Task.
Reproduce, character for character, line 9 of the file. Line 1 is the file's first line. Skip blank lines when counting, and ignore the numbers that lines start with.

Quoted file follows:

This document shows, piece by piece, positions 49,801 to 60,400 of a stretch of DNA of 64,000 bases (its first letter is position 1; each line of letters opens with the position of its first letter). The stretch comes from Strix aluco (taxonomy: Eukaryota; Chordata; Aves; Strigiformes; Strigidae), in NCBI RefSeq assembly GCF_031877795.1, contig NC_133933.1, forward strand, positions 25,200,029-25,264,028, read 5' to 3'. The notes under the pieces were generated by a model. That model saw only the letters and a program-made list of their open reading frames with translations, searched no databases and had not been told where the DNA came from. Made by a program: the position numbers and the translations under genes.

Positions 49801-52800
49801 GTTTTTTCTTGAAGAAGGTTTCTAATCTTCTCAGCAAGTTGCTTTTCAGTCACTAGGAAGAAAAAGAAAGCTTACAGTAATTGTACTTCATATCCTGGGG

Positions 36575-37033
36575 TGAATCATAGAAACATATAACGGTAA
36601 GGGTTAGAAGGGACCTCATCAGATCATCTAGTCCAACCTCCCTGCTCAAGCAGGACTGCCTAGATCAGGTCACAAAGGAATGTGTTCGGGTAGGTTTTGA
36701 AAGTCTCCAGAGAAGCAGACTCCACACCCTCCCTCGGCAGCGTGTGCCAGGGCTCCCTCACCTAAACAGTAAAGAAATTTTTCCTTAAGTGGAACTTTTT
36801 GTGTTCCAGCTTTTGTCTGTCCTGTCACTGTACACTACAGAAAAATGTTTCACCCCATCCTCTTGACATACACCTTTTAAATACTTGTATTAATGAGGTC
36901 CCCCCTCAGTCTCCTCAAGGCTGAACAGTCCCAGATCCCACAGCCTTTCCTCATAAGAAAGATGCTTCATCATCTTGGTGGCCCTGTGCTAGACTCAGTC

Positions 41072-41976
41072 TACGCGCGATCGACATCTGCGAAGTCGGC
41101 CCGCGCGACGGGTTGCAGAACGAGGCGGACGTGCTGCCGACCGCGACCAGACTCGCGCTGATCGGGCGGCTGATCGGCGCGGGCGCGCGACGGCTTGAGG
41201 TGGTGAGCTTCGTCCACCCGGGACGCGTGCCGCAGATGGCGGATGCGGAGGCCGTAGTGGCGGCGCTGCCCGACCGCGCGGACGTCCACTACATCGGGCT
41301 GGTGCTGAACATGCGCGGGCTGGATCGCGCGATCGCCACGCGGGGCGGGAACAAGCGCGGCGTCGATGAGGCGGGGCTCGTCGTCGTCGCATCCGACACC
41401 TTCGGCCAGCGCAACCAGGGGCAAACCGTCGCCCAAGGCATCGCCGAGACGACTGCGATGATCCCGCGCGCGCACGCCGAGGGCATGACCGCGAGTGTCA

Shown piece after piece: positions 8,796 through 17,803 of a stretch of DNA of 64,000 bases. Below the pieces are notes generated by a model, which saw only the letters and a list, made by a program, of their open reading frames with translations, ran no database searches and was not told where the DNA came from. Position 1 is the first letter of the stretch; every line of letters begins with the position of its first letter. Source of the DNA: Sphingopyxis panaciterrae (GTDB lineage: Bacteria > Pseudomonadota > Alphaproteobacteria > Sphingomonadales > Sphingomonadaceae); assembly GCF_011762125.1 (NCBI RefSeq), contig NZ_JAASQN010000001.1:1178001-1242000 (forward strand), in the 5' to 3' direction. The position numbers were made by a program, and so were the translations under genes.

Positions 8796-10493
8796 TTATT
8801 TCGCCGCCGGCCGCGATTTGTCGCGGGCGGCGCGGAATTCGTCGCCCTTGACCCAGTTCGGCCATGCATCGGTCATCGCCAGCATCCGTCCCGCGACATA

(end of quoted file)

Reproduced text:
36901 CCCCCTCAGTCTCCTCAAGGCTGAACAGTCCCAGATCCCACAGCCTTTCCTCATAAGAAAGATGCTTCATCATCTTGGTGGCCCTGTGCTAGACTCAGTC